Escambia Genealogical Society to have seminar
Published 3:01 am Wednesday, October 30, 2002
By By LYDIA GRIMES - Forgotten Trails
William S. Cummins, along with Jesse Earle Bowden have completed their book, "Texas Desperado in Florida," the story of John Wesly Hardin, including his capture in Pensacola in 1877. Cummins will be among the guest speakers at the Escambia County Genealogy Society seminar scheduled for Wednesday, Nov. 20, 2002. The "How To Do It Seminar" for family researchers will be held in the board room of the Escambia County Commission in Brewton from 9 a.m. to 4 p.m. Admission is free, but reservations must be made in advance and are required due to the available space. Please call 867-6719. Refreshments will be served.
Noted speakers for the event will be Probate Judge Rachel Agerton, who will speak about what is available to the researcher in the probate office; Ken Taylor, chief clerk, circuit court and district court, who will speak about the available material in those departments; Bill Cummins, author and attorney, who will be available to autograph copies of the book and Doug and Adam Fannin, Owners of Computer Connections, who will speak on the usefulness of the computer in doing genealogy. It sounds as if it will be an interesting day and if you would like to attend, please give them a call.
I have read the book written by Cummins and Bowden. It is very interesting and gives a lot of information about the life and times of John Wesley Hardin. It also gives some background information that ties his wife, Jane Bowen, to other families that lived at one time or another in the south Alabama-northwest Florida area. If you do not know, Jane Bowen was, I believe, the grandchild of Neill Bowen and Nancy Wilkerson and the daughter of Neill Bowen and Mary Western.
She was related to the many of the early settlers of this area and must have lived a hard life. She had a husband who was a thief, robber and murderer who came home to visit her when it was convenient for him to do so. She gave birth to three children who grew up with very little of their father's influence in their lives. There is some connection to the McCurdy, Campbell and the Sunday families, too. John Wesley Hardin was, in his own way, partial to family and those family ties, along with the fact that the heat was on him to hide out somewhere, brought him to the little town of Pollard in the summer of 1876 or 1877. He and his family stayed with the family of Malcolm McMillan for a short period of time that summer as Malcolm's wife, Mary Jane McCaskill was Jane's cousin. Jane was expecting her third child and that child, a daughter, was born in July of 1876 or 1877. Shortly afterward the family moved to Whiting (Flomaton) and that is where they were living in August of 1877 when John Wesley Hardin was captured.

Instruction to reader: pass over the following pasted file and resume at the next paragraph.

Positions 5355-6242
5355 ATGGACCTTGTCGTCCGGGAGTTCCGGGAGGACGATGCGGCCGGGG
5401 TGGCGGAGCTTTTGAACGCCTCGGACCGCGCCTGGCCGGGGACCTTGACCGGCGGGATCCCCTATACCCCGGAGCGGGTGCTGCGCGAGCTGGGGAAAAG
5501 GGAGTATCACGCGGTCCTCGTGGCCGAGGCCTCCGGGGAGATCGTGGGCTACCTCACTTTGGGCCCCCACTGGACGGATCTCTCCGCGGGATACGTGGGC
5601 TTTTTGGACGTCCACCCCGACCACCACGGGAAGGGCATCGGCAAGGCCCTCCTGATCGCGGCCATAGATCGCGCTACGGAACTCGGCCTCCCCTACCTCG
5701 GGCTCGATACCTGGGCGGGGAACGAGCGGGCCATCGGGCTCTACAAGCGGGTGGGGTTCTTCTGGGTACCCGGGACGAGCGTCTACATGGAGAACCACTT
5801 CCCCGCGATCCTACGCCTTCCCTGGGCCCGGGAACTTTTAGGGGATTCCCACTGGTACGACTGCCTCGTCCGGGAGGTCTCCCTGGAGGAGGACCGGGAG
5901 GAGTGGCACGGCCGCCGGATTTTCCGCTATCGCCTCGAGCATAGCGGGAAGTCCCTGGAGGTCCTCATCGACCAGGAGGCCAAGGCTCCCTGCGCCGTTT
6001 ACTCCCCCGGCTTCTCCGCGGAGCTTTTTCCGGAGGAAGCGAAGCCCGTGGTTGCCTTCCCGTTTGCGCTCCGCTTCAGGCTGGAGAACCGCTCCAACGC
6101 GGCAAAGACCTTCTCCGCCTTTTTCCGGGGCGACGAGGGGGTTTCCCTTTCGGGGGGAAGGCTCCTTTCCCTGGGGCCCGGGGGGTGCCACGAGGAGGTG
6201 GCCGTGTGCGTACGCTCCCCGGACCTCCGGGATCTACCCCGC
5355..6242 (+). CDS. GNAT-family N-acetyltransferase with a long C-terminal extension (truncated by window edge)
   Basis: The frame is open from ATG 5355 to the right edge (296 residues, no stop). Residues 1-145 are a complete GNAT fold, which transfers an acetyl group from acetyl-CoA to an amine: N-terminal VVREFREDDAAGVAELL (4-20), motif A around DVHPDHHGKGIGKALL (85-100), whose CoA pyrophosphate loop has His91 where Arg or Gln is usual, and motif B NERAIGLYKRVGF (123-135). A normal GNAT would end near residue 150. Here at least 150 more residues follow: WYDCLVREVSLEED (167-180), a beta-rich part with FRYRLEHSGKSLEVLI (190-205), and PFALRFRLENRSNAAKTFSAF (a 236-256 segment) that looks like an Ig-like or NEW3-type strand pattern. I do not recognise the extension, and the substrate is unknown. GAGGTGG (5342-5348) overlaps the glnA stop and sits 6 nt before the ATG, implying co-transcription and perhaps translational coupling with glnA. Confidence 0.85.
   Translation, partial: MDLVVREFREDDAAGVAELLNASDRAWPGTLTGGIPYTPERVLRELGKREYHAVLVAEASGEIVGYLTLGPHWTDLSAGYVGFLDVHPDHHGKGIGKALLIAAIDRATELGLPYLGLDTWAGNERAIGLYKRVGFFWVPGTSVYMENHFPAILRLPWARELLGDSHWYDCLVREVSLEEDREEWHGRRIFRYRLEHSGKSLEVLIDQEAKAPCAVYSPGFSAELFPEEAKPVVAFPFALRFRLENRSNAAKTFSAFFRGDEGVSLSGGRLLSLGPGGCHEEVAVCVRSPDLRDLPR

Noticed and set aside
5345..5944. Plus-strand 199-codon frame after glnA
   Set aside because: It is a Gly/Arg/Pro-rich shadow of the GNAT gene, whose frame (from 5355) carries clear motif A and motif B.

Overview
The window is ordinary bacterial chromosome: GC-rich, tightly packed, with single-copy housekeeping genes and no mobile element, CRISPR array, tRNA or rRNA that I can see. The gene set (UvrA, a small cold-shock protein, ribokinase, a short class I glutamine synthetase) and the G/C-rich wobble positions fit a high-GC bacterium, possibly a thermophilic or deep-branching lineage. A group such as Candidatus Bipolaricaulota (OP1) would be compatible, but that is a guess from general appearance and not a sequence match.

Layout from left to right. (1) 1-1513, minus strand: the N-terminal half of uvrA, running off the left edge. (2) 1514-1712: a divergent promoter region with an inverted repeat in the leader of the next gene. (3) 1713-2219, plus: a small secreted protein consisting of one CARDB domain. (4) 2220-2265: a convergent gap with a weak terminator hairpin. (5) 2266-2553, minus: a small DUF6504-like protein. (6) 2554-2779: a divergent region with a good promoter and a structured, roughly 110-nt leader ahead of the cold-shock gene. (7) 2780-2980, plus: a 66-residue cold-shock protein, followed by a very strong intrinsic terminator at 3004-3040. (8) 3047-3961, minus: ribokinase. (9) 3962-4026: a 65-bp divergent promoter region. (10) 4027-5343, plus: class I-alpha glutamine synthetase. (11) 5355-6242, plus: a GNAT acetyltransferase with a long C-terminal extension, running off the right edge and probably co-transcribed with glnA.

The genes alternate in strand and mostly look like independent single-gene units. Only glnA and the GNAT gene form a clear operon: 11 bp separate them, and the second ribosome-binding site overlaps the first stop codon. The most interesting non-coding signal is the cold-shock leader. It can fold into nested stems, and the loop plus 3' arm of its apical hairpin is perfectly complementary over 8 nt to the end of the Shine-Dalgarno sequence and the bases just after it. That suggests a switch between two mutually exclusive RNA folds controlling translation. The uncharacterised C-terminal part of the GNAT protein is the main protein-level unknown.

The family had moved to Alabama with Hardin using the name of John H. Swain (after a sheriff he had met along the way of his dealings with the law). Swain is the name that the people who lived in Pollard knew him by. It is ironic that for a short period of time, he lived with Malcolm McMillan, who just happened to be the sheriff of Escambia County, Alabama. Malcolm's wife, Mary Jane McCaskill, was the daughter of Allen McCaskill and Elizabeth Daniels. The McMillan family lived in Pollard and for a while he and his sons ran several businesses in the town. They had a store, barroom, ten-pin alley and a stable. Malcolm's son, Allen Marion was the probate judge of Escambia County.
It is interesting to note that the group of people who settled the bend of the Ecambia River known as Scottish Bend were to be so intertwined with the young man who is said to have "killed a man just for snoring." Times were different then, and although John Wesley Hardin came from a "good" family," he just could not control his temper. He killed his first victim at the age of 15 and he continued to take little regard for anyone else's life. He died in 1895, the victim of someone else's gun and he was only 42 years old.
There is so much more in the book that Cummins and Bowden have compiled. I think you would find it very interesting. If you can't get to the seminar, and decide you would like to have a copy of the book, let me know. I think I would be able to obtain one for you.